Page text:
Old December 6th 18, 05:35 AM posted to alt.comp.os.windows-10
Char Jackson
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Default Connecting DSL to Win 10

On Wed, 5 Dec 2018 19:27:19 +0000, Andy Burns
wrote:

Paul wrote:

Andy Burns wrote:

KenK wrote:

Zyxel model number C1100Z

So you'll need to add a new PPoE "dialler" in control panel, network
and sharing


VDSL2 Modem/router/icecube_maker.


Odd that century link just describe it as "a modem", when taking an
actual look, it is a combined modem/router/access point like everyone
else calls "a router"

ignore the PPPoE suggestion.


Oops, ignore my previous post. You're spot on.

  #22  
Old December 6th 18, 05:37 AM posted to alt.comp.os.windows-10
Andy Burns[_6_]
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Default Connecting DSL to Win 10

Char Jackson wrote:

Andy Burns wrote:

you'll need to add a new PPoE "dialler"


The PPPoE config should already be in the modem/router device, so by the
time the PC sees anything, it's plain old Ethernet. No need for PPPoE on
the PC.


Yeah, using a xDSL device as a modem or bridge device was/is pretty
rare, I shouldn't have believed the supplier's one-liner description.
  #23  
Old December 6th 18, 05:48 AM posted to alt.comp.os.windows-10
Char Jackson
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Posts: 9,617
Default Connecting DSL to Win 10

On Wed, 5 Dec 2018 20:42:17 -0500, Keith Nuttle
wrote:

On 12/5/2018 5:04 PM, rp wrote:
On Wed, 05 Dec 2018 12:04:48 -0700, Ken Blake wrote:

And forgive me for being overly technical, but it's really a
combination router/gateway, not a router/modem. The term "modem" is
short for "MOdulator-DEModulator." Technically, it's a device that
converts the analog signal on the telephone line to the digital signal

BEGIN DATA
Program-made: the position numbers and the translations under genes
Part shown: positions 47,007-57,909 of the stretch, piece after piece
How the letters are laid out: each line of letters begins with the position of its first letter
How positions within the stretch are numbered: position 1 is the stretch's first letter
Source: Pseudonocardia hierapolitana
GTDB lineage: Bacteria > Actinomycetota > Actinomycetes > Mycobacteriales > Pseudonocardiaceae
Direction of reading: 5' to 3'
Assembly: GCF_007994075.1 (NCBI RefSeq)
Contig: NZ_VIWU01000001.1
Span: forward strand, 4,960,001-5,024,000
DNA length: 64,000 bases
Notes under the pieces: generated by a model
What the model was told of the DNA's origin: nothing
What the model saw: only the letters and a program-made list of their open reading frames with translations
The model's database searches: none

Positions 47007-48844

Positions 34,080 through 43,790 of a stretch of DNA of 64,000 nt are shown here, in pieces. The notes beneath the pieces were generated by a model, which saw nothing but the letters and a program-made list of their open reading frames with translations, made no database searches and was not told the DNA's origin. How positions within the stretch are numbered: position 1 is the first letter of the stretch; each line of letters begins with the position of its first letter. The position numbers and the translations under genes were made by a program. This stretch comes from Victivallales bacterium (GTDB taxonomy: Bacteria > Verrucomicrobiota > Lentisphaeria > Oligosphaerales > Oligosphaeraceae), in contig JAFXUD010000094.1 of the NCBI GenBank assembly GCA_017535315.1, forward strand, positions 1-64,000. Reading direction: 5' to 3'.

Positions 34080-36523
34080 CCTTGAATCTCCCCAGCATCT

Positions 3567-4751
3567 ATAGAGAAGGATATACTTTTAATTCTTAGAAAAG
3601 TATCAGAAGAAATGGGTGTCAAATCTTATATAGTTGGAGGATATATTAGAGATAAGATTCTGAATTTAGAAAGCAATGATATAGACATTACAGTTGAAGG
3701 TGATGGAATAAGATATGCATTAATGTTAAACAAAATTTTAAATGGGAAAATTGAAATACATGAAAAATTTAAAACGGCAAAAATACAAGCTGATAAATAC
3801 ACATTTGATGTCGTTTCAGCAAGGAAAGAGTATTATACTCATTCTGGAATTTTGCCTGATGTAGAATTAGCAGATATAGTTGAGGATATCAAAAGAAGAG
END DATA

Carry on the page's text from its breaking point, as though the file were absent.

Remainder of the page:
needed by a computer, and vice-versa. Technically, any device that
doesn't do that analog to digital conversion is not a modem (Here's my
standard post on modems:


Are you telling me that a DSL 'device' doesn't modulate the digital
signal over an analogue line into several different frequency bins and
demodulate what it receives back into digital? If you are saying that
then just how does it work?

It's still the sane old analogue telephone line until it gets a
modulator and demodulator at each end to make it a digital subscriber
line.

I don't know if I am right but I always suspect that when the telephone
went digital in the 1980's, the differnce in the transmission of the
digital conversation and data converged into the same basic system.


Went digital? POTS never went digital. Are you thinking of VoIP?

I assumed this because of the a telephone number is the same number of
digits as a URL


Note that what follows is not a URL, but an example of an IPv4 address.

192.168.01.01
919-333-3636

Is this assumption correct?


That's an interesting theory. Alas, it's completely wrong. :-)

  #24  
Old December 6th 18, 05:52 AM posted to alt.comp.os.windows-10
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Posts: 2,329
Default Connecting DSL to Win 10

In article , Char Jackson
wrote:

I don't know if I am right but I always suspect that when the telephone
went digital in the 1980's, the differnce in the transmission of the
digital conversation and data converged into the same basic system.


Went digital? POTS never went digital. Are you thinking of VoIP?


other than the last mile, it did.
  #25  
Old December 6th 18, 07:42 AM posted to alt.comp.os.windows-10
rp[_2_]
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Posts: 23
Default Connecting DSL to Win 10

On Wed, 05 Dec 2018 16:31:59 -0700, Ken Blake wrote:

Are you telling me that a DSL 'device' doesn't modulate the digital
signal over an analogue line into several different frequency bins and
demodulate what it receives back into digital? If you are saying that
then just how does it work?



What I wrote is my understanding of how it works. If you want more
details, sorry, I'm the wrong person to ask and I can't provide them.


You are the one saying it's not a modem and yet you don't understand
how it works! Paul gives a good description but note that the word
modulation is used.

--
Regards - Rodney Pont
The from address exists but is mostly dumped,
please send any emails to the address below